• first-degree crimes like murder, rape, and armed robbery, punishable with ten or more years in prison on a conviction that the defendant cannot expunge;
  • second-degree crimes like trafficking and unarmed robbery, punishable with five to ten years in prison on a conviction that the defendant may expunge after an additional ten years of supervision;
  • third-degree crimes like burglary, assault, and theft, punishable with three to five years of imprisonment on a conviction that the defendant may expunge after ten years of supervision; and
  • fourth-degree crimes like certain drug charges and shoplifting, punishable with up to eighteen months of imprisonment on a conviction that the defendant may expunge after ten years.

Lesser Offenses. New Jersey's criminal code refers four classes of less-serious offenses to Municipal Court. While Municipal Court offenses are less serious than the indictable offenses that the Superior Court hears, Municipal Court can still send first-time offenders to jail for extended periods of up to six months. Don't ignore or diminish the potential consequences of these four Municipal Court offense classes:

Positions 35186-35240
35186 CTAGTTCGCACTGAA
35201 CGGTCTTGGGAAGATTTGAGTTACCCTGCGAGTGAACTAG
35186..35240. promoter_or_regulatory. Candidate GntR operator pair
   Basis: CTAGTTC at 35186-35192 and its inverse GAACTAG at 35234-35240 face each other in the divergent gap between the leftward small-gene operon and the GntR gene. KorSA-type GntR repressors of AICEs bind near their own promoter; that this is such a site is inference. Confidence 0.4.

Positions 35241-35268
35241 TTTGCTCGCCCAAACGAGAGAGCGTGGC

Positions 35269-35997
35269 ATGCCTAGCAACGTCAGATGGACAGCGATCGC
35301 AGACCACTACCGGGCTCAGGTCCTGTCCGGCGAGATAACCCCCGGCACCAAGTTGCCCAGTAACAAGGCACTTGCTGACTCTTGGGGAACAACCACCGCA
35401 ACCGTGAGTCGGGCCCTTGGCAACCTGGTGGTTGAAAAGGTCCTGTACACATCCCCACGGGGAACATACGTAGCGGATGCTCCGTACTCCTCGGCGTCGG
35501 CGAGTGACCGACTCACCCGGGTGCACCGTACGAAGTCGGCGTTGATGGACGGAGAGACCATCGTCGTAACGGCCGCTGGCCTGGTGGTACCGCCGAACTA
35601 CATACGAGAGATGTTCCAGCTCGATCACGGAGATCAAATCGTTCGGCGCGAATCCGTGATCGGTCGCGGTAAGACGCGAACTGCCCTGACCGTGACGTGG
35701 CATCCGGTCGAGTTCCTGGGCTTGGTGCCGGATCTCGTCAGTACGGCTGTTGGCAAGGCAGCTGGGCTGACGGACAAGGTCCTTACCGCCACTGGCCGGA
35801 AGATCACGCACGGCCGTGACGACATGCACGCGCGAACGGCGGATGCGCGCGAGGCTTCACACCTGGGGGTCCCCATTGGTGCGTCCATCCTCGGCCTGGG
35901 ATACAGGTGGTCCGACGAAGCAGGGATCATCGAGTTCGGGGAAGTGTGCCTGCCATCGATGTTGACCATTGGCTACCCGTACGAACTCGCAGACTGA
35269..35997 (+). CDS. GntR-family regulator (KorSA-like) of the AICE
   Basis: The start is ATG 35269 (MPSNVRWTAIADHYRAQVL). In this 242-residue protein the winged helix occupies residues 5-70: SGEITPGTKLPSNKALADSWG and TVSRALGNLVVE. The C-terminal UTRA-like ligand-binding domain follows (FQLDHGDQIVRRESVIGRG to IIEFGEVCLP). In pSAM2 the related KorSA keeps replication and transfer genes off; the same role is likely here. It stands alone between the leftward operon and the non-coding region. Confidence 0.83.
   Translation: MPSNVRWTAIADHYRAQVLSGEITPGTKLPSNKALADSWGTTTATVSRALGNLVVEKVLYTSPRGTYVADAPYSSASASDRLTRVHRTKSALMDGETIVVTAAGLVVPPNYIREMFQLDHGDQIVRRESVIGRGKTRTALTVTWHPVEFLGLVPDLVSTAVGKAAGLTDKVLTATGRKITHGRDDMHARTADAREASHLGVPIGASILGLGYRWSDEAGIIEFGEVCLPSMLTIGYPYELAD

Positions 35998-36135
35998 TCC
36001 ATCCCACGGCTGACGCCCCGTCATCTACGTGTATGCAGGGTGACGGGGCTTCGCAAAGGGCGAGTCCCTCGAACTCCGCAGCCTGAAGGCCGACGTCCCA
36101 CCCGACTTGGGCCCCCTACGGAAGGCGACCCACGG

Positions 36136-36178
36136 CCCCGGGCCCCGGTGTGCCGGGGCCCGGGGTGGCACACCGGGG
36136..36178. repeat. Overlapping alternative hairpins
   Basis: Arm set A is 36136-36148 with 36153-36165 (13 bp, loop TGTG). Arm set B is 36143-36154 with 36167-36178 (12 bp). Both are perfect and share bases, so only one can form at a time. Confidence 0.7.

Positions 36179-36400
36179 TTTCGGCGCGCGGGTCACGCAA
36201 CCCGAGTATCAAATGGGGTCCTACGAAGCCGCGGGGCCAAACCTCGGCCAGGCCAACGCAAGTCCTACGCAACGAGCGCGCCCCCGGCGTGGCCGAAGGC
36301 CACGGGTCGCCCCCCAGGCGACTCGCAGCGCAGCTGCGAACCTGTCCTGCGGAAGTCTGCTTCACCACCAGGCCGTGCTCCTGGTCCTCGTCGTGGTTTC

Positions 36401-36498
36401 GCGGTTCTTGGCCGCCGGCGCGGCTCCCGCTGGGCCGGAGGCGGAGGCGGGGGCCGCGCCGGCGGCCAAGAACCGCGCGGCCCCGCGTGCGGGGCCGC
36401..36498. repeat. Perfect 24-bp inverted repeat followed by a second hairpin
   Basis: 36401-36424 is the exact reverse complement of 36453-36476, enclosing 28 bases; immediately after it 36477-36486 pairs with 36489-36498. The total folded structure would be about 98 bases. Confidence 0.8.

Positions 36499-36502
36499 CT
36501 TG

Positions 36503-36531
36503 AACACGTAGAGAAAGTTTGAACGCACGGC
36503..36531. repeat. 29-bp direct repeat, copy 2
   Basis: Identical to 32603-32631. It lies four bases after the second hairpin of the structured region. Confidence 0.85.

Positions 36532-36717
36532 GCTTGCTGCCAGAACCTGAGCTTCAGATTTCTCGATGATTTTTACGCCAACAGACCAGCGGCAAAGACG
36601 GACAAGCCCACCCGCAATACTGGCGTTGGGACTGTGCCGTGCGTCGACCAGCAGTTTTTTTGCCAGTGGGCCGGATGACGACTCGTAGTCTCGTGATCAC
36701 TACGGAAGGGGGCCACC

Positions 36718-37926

• disorderly person offenses like disorderly conduct, trespass, and theft of services, punishable by up to six months in jail, $1,000 fine, and loss of driver's license, with expungement five years after sentence completion;
  • petty disorderly offenses like fighting and harassment, punishable by up to thirty days in jail and $500 fine, with expungement five years after sentence completion;
  • traffic offenses like driving under the influence, excessive speed, and driving on a suspended license, punishable with fines, license points, license suspension, and possible jail time; and
  • ordinance violations like underage drinking, open alcohol container, trash dumping, and excessive noise, punishable with fines and community service, with expungement two years after sentence completion.

Rights. The key is to think and reason clearly about your procedural rights in defense of a first-ever criminal charge, rather than to panic and lose one's head. For more detail, refer to the section below on New Jersey Criminal Procedures and the section on Your Rights in Defense. In brief, though, the constitutional and statutory rights that aggressive trial counsel like New Jersey criminal defense attorney Joseph D. Lento of the Lento Law Firm helps first-time offenders preserve and deploy to best effect include: